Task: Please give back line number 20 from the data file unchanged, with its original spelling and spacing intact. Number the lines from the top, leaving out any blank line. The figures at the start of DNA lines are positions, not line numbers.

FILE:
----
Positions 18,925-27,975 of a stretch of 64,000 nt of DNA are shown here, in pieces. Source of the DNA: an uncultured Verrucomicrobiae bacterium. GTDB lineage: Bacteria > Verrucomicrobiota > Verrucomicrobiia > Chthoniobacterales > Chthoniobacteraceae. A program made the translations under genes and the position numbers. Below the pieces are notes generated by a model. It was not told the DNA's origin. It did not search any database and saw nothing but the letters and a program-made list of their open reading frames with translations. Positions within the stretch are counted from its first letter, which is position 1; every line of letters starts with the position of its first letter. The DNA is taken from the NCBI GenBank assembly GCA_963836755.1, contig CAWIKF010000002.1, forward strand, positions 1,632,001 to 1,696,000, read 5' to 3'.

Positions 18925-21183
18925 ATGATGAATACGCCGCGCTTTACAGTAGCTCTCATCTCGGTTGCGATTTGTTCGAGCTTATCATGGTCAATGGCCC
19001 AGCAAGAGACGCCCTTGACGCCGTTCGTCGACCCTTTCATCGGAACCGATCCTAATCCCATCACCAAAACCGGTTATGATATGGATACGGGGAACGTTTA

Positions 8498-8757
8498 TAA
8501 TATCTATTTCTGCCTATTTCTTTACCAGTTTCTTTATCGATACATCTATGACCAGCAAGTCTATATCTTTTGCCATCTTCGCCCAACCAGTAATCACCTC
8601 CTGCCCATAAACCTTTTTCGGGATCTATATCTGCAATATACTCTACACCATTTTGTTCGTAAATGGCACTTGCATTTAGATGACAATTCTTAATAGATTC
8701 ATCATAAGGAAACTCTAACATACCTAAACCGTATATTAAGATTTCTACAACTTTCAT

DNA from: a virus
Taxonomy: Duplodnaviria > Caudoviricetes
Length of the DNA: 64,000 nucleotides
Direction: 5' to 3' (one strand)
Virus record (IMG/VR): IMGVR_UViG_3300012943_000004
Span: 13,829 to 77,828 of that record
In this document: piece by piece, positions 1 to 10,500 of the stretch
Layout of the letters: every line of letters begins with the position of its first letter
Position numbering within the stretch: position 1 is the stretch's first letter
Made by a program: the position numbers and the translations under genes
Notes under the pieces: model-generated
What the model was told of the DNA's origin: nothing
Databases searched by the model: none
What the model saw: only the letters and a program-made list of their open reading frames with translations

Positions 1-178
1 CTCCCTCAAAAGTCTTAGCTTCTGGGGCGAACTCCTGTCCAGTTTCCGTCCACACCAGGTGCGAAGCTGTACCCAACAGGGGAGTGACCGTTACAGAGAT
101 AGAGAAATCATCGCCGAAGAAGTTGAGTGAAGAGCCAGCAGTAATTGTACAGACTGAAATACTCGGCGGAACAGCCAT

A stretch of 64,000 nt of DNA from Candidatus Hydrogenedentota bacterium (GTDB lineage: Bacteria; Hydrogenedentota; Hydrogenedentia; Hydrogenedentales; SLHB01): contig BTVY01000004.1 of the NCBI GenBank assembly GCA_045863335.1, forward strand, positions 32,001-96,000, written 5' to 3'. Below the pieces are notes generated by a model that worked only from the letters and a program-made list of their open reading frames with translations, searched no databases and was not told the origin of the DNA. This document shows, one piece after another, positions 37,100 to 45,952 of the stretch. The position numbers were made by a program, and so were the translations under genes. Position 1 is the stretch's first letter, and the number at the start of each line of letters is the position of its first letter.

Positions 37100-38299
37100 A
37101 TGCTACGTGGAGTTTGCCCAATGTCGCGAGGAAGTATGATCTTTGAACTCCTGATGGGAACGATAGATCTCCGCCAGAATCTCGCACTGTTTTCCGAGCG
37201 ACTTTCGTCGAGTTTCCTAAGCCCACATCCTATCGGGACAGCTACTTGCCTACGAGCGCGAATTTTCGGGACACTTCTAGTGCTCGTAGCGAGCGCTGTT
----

Notes under the pieces: model-generated